No matter how hard you try, you reader won’t get all the ideas, plot, and intentions that you put into your story.

This can be dangerous. It can make you question whether you planted the information correctly and make you telegraph your intentions. It’s a balance of trusting the intelligence of your reader and being trustworthy enough to gently guide him along.

No reader operates as closely to the work as you write. It doesn’t mean that you shouldn’t do the work, but that you shouldn’t get upset that they didn’t find it all.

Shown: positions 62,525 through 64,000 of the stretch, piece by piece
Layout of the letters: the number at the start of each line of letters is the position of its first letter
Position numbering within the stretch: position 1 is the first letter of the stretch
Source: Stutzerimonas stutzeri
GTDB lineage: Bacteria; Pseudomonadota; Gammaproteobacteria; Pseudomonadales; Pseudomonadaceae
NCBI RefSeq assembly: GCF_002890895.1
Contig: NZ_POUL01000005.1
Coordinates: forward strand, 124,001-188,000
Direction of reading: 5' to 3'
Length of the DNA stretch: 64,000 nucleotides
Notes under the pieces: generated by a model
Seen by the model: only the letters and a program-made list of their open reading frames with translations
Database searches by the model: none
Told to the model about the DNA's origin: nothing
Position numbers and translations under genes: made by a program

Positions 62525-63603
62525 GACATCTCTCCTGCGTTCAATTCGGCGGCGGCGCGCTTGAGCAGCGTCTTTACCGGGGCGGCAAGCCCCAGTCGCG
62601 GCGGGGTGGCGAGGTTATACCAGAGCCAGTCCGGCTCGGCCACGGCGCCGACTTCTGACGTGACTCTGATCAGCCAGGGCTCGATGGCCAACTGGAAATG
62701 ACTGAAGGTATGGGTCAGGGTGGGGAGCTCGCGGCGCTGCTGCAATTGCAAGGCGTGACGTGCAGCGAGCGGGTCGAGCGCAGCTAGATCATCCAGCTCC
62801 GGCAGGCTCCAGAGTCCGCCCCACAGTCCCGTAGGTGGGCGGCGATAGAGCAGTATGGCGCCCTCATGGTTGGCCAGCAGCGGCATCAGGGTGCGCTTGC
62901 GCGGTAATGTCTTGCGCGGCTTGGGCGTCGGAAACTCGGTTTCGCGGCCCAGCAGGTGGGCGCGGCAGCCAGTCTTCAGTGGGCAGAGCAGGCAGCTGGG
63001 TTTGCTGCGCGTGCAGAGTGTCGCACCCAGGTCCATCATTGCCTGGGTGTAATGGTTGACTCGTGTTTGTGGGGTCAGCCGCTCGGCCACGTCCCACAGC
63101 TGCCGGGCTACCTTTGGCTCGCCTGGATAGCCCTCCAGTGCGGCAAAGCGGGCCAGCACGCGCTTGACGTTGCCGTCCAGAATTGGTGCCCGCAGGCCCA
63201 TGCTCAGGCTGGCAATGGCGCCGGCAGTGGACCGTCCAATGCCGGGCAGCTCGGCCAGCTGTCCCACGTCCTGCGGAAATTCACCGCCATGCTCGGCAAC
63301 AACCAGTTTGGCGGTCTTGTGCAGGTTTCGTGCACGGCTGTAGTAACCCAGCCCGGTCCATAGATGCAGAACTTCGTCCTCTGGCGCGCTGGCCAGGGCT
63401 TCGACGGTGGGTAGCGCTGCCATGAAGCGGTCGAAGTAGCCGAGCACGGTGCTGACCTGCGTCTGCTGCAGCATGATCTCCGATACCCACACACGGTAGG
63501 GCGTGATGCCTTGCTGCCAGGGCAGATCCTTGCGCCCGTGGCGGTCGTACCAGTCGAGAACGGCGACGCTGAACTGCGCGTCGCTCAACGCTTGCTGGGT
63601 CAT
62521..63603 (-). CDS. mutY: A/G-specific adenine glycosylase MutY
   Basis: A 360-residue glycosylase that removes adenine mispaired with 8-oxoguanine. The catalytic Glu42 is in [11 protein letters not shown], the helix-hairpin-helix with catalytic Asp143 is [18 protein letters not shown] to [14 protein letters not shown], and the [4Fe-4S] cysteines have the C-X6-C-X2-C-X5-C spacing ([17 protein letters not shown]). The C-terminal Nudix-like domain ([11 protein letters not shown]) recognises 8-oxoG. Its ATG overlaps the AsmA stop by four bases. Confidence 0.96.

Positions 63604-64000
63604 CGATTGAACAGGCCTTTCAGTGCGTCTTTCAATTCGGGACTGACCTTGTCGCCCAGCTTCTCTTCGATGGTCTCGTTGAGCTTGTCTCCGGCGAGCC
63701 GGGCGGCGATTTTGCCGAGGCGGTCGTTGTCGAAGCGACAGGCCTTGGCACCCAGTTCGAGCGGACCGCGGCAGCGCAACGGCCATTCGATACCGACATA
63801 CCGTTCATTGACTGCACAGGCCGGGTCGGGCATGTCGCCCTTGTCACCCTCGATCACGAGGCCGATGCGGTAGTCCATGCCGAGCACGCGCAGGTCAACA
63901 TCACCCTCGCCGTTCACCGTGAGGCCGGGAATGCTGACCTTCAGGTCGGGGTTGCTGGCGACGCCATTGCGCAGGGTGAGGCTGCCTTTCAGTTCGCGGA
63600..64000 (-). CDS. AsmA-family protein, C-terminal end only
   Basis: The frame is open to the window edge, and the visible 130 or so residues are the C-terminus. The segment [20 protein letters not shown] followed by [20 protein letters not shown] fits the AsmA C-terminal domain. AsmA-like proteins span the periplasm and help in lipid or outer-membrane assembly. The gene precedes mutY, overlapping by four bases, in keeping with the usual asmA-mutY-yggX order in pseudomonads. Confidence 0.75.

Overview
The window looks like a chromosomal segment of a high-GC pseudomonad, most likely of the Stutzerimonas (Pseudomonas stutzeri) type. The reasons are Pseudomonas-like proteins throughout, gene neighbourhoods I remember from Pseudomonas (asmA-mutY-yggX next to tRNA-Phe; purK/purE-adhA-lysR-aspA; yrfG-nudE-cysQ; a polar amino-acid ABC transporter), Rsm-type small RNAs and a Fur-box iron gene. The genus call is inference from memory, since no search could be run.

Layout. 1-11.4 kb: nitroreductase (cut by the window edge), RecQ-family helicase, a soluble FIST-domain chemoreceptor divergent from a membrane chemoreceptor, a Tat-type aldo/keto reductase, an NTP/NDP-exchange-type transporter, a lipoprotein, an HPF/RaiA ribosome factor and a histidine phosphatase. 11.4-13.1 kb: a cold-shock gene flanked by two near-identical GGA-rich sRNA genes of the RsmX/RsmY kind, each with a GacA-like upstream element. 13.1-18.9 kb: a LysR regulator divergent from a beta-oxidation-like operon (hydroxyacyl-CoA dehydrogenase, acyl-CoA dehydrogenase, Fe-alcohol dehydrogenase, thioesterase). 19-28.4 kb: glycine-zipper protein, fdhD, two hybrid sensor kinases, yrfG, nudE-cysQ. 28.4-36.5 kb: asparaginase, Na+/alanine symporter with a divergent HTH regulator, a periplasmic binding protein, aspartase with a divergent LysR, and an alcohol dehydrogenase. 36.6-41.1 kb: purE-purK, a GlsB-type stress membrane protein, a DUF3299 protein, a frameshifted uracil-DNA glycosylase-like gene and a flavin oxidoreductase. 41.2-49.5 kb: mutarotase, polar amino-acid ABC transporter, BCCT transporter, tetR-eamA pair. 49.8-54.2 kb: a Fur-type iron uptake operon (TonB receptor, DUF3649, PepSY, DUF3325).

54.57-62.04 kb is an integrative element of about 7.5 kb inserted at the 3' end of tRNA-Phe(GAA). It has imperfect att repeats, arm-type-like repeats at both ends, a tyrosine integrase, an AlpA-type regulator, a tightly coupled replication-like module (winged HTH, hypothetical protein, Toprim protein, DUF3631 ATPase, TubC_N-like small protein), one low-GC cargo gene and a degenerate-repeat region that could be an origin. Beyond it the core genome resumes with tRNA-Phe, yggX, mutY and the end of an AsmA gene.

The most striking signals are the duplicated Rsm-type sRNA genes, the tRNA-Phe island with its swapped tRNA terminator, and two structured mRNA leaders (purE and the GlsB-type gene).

Up next Eric Kim on Henri Cartier-Bresson Eric Kim discusses what we can learn about photography from Henri Cartier-Bresson: Don’t only see the world as it is, look for shapes and geometry Andrew Byrom on constraints Looking for constraints in a different medium or a different process and I applying to rules that I had mastered is how I developed since then.
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